Impacts of catchment restoration on water availability and drought resilience in Ethiopia: a meta‐analysis

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The coupled land degradation-drought impacts have been central challengesto ecosystem functions and livelihood of farmers in Ethiopia. As a response, catchment restoration initiatives have been implemented since 1970s. The objective of this paper is to analyze the outcomes of the catchment restoration initiatives on water resources and drought resilience, using metadata from 106 peer reviewed journal articles comprising 361 paired-catchment case studies. The study shows exclosure, fanya juu and soil/stone bunds are major soil and water conservation (SWC) practices introduced to restore the degraded catchments in regions prone to land degradation (with a high value for degradation coefficient). Runoff was less in treated catchments (97±29 mm/year) than in control catchments (168±77 mm/year) (n=217, p<0.0001).

A paired t-test also shows a lower runoff coefficient exists in the treated (13±10%) catchments than control catchments (25±15%) (n=57, p<0.0001). The conjunctive uses of SWC measures enhanced water infiltration into vadose and aquifer zones. These measures are effective in reducing unproductive water losses. Moreover, the water level in shallow wells raised from a depth of 18±11 to 2±1 m after catchment management.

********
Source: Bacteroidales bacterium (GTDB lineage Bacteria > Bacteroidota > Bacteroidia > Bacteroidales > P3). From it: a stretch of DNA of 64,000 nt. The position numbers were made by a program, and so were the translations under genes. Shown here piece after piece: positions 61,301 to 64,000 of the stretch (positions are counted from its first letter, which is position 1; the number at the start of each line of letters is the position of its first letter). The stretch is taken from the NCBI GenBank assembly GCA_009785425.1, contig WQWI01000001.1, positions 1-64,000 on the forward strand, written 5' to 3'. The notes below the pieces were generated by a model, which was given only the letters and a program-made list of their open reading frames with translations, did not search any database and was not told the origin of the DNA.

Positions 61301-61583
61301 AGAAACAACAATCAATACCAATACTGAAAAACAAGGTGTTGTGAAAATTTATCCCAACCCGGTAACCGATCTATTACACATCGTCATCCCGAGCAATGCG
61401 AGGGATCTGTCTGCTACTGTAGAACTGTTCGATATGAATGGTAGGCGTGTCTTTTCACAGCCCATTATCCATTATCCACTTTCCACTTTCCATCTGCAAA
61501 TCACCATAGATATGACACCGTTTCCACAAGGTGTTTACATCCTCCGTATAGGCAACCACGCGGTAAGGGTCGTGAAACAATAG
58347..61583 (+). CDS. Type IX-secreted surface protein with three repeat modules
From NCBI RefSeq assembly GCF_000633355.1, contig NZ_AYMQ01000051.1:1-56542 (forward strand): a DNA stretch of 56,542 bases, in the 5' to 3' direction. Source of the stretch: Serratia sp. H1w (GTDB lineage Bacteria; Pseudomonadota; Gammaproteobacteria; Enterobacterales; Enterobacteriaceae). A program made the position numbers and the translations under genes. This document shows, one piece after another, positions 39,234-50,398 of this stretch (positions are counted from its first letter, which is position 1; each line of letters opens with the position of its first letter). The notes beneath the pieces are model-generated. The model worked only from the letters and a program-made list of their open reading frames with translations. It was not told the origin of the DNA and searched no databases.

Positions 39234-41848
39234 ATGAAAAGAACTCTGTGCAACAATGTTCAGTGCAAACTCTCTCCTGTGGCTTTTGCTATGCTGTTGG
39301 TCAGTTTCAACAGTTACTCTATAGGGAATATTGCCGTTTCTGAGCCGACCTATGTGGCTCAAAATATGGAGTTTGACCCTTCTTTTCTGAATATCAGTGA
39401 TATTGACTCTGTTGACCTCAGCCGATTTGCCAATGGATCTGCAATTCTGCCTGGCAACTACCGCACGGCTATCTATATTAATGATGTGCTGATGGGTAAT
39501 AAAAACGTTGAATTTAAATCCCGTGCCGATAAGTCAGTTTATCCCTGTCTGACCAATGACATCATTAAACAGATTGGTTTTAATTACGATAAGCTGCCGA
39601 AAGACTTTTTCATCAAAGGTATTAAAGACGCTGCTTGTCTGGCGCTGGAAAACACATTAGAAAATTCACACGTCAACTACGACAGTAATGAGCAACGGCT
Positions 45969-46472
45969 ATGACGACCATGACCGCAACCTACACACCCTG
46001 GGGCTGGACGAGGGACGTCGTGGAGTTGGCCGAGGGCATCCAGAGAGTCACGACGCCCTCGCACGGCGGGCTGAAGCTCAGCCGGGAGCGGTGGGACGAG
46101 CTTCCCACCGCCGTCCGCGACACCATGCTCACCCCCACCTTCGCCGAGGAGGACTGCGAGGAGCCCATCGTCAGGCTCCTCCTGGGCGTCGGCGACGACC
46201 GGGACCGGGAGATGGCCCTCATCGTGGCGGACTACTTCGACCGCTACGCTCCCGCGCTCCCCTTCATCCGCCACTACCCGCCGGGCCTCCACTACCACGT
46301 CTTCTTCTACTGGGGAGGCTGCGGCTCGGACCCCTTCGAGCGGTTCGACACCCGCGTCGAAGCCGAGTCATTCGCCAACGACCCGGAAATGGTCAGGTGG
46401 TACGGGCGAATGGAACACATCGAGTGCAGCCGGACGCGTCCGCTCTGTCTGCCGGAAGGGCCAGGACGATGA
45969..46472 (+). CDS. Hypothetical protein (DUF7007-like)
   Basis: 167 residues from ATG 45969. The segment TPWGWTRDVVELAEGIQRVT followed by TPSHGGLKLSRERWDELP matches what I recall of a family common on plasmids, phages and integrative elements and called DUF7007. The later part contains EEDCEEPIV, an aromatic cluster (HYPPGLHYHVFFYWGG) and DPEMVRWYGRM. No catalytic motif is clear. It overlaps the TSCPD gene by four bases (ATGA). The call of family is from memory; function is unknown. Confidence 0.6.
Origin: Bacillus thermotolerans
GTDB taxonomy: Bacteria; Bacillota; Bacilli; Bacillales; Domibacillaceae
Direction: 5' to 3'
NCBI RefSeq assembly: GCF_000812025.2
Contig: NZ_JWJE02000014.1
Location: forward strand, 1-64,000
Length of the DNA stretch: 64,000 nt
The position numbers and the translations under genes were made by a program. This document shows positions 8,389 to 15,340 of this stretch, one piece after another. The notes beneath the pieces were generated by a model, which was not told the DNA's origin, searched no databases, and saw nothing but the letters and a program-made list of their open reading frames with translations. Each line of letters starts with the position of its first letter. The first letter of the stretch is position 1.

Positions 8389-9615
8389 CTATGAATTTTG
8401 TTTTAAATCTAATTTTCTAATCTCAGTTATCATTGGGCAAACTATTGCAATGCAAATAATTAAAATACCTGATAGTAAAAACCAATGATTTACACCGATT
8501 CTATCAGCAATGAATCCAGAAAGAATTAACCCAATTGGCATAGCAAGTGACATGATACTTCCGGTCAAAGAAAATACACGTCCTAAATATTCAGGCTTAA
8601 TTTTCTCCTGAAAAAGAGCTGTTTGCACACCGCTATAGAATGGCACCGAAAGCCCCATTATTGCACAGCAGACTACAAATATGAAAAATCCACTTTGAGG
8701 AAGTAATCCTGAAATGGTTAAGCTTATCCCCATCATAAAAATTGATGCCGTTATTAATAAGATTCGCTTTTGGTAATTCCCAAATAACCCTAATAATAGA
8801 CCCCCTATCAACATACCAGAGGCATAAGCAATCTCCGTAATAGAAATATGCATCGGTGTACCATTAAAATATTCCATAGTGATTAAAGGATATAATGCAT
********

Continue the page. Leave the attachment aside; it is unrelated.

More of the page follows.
In the dry season, well-functioning catchments promoted upstream-downstream hydrological linkages. Such consistent water flow reduced hydrological, agricultural and socioeconomic drought effects in treated catchment. To conclude, catchment restoration practices at the degraded landscape have twin goals: enhancing freshwater availability and building drought resilience. We suggest scientists, donors and managers to work on spreading of restoration efforts to other degraded landscapes to improve water yield in the face of climate variability.

Meaza, Hailemariam; Abera, Wuletawu; Nyssen, Jan.

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